This entire "Machine" was a product of the nobility and it surfaced occasionally in French history. During the succeeding reign of Louis XV, Madame du Barry complained about the noise it made. Given the state of bearing technology and the number of bearings - something like 2,000 main bearings in the rocker arms plus another 4,000 top and bottom - this is understandable.
The Machine was the creation of people who, like du Barry, lived in a culture isolated from realities like bearing friction and were probably troubled by an occasional squeak. The idea had been sold, if not really conceived, by a nobleman who had high aspirations. He was Baron Arnold de Ville of Liege, who had, on his estate, a pump that could be regarded as a small-scale, proof-of-concept model. When he arranged a demonstration of a similar pump for the king, the concept was accepted with regal enthusiasm.
No doubt de Ville won the status he sought, although it's not clear that he really deserved credit for the finished product. He was, however, awarded a life time pension and a small chateau on the site of the Machine. It was this chateau that was later expanded and given to du Barry by Louis XV. De Ville had an associate, Rennequin Sualem, who is described as a "carpenter" and it was this subordinate who did the work, in the same way that the man who later designed much of the U.S. Capitol building was brushed off as a "draftsman."
The mechanism by which suction pumps worked had been well explored by the late 1600s, starting with the work of Evangelista Torricelli. Large-capacity pumps were not a novelty. In 1698, Thomas Savery in England was already producing pumps to evacuate water from deep mines. The pumps that drew water from the Seine were not particularly interesting from a modern standpoint. They were conventional piston pumps with leather packing and their only striking feature was a very large stroke-to- bore ratio.
The pumps were arranged next to seven of the wheels in two groups of four. The other seven wheels were devoted to powering the remote pumps up the hill, using the chain and rocker arm system. The entire factory of water wheels was installed on the bank of the Seine in 1685 and has always been referred to as the "Marly Machine." The name may derive from the village that stood there, although the construction was large enough to involve the town of Bougival at the river end and Louveciennes at the top. It may refer instead to the Chateau de Marly built by Louis about the same time as the Machine. The Machine is the subject of numerous drawings, both artistic and technical, which survive to this day.
When operating, the 14 wheels delivered a maximum of 5,000 cubic meters of water per day to a reservoir 162 meters above the Seine. Assuming that this Machine could not have had an overall efficiency of more than, say, 10 percent, the array of wheels must have produced a maximum power on the order of 1,000 kilowatts. That was an impressive number for 1685, even though the pumps normally operated at only 50 percent of full power due to co-maintenance issues.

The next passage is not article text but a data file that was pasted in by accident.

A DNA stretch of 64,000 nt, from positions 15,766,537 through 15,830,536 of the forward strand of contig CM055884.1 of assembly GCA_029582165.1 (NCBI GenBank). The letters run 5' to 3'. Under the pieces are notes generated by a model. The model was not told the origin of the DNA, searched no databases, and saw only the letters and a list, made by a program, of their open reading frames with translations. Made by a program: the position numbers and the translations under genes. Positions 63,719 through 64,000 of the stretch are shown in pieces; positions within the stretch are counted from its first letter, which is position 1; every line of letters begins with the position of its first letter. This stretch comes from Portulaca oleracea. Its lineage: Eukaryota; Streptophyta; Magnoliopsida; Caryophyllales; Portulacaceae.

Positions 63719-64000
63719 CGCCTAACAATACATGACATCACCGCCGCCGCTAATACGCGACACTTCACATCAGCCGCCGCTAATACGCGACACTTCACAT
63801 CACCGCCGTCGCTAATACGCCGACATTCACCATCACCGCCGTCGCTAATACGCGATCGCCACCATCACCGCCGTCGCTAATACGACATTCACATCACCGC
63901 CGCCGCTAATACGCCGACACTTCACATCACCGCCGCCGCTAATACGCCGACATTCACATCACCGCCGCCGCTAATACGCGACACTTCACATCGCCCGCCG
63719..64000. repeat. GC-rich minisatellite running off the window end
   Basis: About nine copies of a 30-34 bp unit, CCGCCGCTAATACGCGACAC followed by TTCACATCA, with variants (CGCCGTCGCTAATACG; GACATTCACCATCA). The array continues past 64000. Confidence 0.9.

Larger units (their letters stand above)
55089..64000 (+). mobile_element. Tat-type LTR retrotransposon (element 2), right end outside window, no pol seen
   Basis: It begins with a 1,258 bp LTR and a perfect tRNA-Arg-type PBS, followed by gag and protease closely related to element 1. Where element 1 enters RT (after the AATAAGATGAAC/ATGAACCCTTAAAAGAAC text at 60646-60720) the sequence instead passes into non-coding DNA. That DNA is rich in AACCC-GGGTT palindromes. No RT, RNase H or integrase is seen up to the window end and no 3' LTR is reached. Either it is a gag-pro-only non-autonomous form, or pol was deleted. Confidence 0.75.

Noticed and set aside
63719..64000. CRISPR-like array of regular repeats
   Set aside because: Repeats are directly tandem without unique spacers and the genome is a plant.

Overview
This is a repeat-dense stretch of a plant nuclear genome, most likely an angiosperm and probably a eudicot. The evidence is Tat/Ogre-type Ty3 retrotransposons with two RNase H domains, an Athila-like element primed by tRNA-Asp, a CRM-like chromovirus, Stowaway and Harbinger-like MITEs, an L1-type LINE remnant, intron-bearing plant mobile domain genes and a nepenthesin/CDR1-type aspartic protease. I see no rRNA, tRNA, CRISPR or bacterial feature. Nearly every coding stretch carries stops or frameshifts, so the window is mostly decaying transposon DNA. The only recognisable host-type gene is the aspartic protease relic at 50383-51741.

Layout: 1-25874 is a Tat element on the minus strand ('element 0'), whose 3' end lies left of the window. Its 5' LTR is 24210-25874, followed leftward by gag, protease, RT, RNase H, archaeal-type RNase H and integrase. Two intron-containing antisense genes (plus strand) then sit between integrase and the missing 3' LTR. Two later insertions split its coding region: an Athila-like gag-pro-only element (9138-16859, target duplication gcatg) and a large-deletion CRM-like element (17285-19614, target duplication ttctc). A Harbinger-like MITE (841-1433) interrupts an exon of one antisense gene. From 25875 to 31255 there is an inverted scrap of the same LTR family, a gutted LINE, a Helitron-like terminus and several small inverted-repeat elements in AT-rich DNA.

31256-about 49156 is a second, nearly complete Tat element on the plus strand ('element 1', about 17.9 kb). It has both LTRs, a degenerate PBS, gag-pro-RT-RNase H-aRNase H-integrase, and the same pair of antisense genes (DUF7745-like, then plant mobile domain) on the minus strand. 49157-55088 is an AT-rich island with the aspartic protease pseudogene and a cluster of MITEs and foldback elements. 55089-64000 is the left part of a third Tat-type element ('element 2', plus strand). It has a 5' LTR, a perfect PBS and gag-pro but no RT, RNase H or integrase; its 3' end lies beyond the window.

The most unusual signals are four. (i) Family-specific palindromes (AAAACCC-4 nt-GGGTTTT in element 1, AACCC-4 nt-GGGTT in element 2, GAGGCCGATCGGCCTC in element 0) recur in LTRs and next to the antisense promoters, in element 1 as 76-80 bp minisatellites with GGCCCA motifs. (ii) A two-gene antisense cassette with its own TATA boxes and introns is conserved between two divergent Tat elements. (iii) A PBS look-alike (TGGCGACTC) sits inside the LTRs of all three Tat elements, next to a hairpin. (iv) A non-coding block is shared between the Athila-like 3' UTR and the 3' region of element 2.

The number of workmen involved in construction was staggering. A total of 1,800 men worked for seven years. There were enough of them to warrant their own chapel on a site that also included two foundries. A dedicated water supply was needed to bring in potable water, the Seine not being drinkable. When the Machine was finished, it required a team of 60 workmen just to keep it running. Another idea of the magnitude of the undertaking can be gleaned from a bill of materials that included 850 metric tons of steel and lead, 17,000 tons of iron, and 85,000 of wood. A commentary on bearing technology is that 12,000 pounds of tallow were required as a lubricant. The entire operation cost the equivalent of something between six million and 10 million euros.
Versailles and its fountains were no doubt successful as instruments of international policy. Any foreign delegate could not have failed to have been impressed by the sheer purchasing power of the French regime. That could have meant a lot of soldiers and a lot of armament.
In the end, such displays were self-destroying; they proved to be the death warrant for the French monarchy. A hundred years later, during the reign of Louis XVI, the French people became saturated with royal extravagance and a revolution began.
The Chateau de Marly has disappeared. The works of the Machine are also gone. The power of monarchs fades - French or Egyptian.
More than 30 centuries after Rameses II, Percy Bysshe Shelley wrote a sonnet that told of meeting a traveler "from an antique land" who had seen crumbling stonework, and he ended:
And on the pedestal these words appear:
My name is Ozymandias, King of Kings,
Look on my Works, ye Mighty, and despair!
Rulers, feeling the need to intimidate their competitors with architecture, have had an edifice complex since time immemorial.